• Join over 1.2 million students every month
  • Accelerate your learning by 29%
  • Unlimited access from just £6.99 per month

Describe two psychological wxplanations for schizophrenia and multiple personality disorder

Extracts from this document...


Describe two psychological explanations for schizophrenia & multiple personality disorders. Abnormal behaviour is difficult to define as there are no single characteristics that apply to all instances. A model of abnormality offers a complete and coherent explanation for the origins of abnormal behaviour. First we discuss the psychodynamic model/approach along with Freud's psychosexual development stages and defence mechanisms. Next we will look at multiple personality disorders and how Freud's psychodynamic theory explains it. The paper will then move onto the biological model/approach and how this explains abnormal conditions. We will then look at schizophrenia and how the biological theory explains what causes it. The psychodynamic model of abnormality was the first major challenge to the biological model. Freud and others developed this model through clinical work with mentally disordered patients. Freud believed that problems arose from dynamics of the personality (psyche), rather than from physical problems. Freud believed that the mind had both conscious and unconscious areas. The unconscious is the biggest part of the psyche and is dominated by the 'id'. Id is a primitive part of the personality and pursues only pleasure and gratification. It is only concerned with its desires being satisfied and is not interested in social rules. The second area is the conscious and it's 'ego'. This is the part of the mind which gives us contact to the outside world and works on the reality principle. ...read more.


To deal with a fixation Freud believed that we must go back and resolve the issues which led to the fixation. Such fixations could lead to characteristic 'personality types' such as oral receptive, oral aggressive, anal expulsive, and anal retentive. A fixation during the phallic stage could result in sexual deviances and a weak or confused sexual identity. (Cardwell et.al, pg 887) Another factor that affects the development of personality is the use of ego defences. These defences happen during the latency period and the ego uses these to reduce anxiety that arises from the id and its unacceptable demands. One of these defences is Displacement which is redirecting repressed desires, impulses and anger elsewhere. For example if we have an argument with a friend we take it out on our partner. Sublimation is another, which is transforming aggressive and sexual desires into some sort of socially acceptable expression such as kickboxing. Another is Projection which is when you blame someone else for your own unacceptable impulses. An example of this is accusing someone of not liking you when really it is you who doesn't like that person. Denial is another which is a major form of self protection, instead of facing what has or is happening you deny it. An example of this could be a person whom is terminally ill but will not except they are dying. ...read more.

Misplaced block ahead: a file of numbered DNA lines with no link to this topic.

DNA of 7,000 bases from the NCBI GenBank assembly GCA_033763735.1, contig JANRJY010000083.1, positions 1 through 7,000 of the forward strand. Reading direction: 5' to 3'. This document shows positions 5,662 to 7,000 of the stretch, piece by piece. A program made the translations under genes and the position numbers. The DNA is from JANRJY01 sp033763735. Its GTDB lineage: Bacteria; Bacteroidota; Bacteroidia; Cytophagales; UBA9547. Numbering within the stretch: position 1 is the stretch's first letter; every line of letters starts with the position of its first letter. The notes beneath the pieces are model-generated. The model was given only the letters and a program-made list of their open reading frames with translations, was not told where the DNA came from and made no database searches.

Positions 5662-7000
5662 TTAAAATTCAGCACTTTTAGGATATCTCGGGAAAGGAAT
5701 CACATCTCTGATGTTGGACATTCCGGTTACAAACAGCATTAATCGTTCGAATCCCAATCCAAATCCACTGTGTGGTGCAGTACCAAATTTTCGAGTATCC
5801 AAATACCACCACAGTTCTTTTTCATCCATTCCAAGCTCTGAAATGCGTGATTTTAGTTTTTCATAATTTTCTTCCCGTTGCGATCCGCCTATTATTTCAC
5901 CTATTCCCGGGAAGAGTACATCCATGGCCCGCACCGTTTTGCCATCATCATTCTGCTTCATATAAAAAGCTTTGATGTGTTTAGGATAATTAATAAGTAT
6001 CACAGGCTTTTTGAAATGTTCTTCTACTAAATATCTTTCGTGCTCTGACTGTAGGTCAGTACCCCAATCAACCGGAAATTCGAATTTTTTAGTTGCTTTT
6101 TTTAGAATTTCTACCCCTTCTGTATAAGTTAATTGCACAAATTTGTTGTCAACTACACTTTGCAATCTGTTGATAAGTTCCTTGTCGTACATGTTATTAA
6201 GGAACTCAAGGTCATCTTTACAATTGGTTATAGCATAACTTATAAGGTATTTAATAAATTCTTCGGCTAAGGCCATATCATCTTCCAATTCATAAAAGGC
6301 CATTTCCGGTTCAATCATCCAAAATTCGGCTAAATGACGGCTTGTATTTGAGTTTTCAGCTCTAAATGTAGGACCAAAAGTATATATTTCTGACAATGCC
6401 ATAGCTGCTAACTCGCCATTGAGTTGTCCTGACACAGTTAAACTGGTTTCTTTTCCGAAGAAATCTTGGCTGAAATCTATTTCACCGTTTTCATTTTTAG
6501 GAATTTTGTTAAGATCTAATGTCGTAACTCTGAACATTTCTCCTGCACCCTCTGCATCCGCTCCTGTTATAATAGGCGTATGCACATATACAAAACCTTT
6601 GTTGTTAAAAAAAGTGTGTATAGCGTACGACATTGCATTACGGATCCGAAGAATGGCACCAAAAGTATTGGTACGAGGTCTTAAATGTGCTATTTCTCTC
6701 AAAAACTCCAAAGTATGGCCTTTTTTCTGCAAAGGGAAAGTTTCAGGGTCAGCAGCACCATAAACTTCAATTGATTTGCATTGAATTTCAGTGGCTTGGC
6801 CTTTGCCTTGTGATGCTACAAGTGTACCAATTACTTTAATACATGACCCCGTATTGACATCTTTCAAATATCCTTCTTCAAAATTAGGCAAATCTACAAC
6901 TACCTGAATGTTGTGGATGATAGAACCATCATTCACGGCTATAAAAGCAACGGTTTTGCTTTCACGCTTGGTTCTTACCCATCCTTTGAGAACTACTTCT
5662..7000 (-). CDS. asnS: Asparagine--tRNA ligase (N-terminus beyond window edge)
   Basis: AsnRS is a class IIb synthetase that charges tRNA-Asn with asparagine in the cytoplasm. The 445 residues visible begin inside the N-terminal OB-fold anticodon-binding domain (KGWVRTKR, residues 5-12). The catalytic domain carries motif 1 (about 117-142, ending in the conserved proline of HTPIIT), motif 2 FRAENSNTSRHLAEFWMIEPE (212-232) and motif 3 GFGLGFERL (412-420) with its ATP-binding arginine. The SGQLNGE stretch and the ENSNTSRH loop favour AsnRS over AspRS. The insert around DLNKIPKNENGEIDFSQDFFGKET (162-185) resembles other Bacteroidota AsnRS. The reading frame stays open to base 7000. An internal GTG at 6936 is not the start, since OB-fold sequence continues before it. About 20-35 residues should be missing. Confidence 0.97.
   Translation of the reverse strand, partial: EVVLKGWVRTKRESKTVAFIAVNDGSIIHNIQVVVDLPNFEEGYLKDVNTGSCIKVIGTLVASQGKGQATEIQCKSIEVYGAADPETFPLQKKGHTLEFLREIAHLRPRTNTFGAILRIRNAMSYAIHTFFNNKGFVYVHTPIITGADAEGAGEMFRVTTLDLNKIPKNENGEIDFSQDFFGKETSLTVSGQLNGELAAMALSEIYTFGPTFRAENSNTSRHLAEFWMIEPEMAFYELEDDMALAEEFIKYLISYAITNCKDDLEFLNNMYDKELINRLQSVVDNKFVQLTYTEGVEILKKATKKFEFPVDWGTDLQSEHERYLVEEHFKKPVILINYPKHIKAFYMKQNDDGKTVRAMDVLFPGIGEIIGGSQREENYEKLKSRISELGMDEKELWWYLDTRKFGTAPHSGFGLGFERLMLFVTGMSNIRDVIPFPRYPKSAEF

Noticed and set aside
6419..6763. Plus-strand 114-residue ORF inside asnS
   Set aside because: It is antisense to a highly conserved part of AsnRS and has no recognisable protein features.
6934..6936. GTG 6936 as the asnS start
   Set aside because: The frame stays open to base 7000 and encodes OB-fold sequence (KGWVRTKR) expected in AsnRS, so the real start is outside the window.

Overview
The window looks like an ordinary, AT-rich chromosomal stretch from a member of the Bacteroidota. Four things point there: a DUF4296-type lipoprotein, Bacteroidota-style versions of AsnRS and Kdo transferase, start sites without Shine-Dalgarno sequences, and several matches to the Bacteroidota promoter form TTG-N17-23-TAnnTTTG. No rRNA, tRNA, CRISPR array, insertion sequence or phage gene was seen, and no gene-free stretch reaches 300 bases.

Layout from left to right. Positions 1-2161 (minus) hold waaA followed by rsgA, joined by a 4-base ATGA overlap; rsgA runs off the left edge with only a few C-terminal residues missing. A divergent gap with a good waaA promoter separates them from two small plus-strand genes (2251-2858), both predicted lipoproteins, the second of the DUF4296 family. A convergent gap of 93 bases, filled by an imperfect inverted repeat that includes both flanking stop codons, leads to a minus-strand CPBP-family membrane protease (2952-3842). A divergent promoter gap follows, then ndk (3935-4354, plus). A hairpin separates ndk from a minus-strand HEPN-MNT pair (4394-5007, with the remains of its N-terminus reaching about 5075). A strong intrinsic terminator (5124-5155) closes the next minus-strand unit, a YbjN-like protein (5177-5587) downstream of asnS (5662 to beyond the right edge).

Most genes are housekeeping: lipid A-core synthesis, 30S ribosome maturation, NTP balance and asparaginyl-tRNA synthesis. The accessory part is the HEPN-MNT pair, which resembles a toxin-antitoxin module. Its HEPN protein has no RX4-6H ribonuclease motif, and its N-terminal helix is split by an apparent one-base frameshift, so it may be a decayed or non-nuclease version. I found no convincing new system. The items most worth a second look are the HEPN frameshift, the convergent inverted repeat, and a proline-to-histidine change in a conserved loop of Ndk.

(Cardwell et.al, pg 754) The causes of schizophrenia are not fully understood it seems that it arises from various factors. There is strong evidence that biological factors have an important part to play. Schizophrenia is almost certainly a disorder with a strong genetic component as there is evidence that it runs in families. (Carlson, pg 511) If genetic factors are important structural or biochemical abnormalities should be detectable in those diagnosed with schizophrenia. Advances in technology have enabled the medical profession to stud the live brains of those people with schizophrenia. MRI studies show quite definite structural abnormalities in the brains of many patients with schizophrenia. Brown et.al (1986) found decreased brain weight and enlarged ventricles. As more MRI studies are being taken, more abnormalities are being identified. A number of viral infections have been suggested as an explanation, in particular Influenza A. (Torrey et.al, 1988, Torrey et.al, 1996) The suggestion is that if the mother is infected during pregnancy there is a pre-birth exposure to the Influenza A virus. A 25 - 30 week old foetus is thought to be most vulnerable because of accelerated growth in the cerebral cortex at this time. (Mednick et.al 1988) It is hypothesized that the viral infection enters the brain until activated by hormonal changes in puberty. (Cardwell, pg 759) There is quite convincing evidence for both structural abnormalities and neurochemical abnormalities in the brains of individuals with schizophrenia, but there are conflicts as to whether they are a result from a genetic defect or from a birth defect leading to brain damage. ...read more.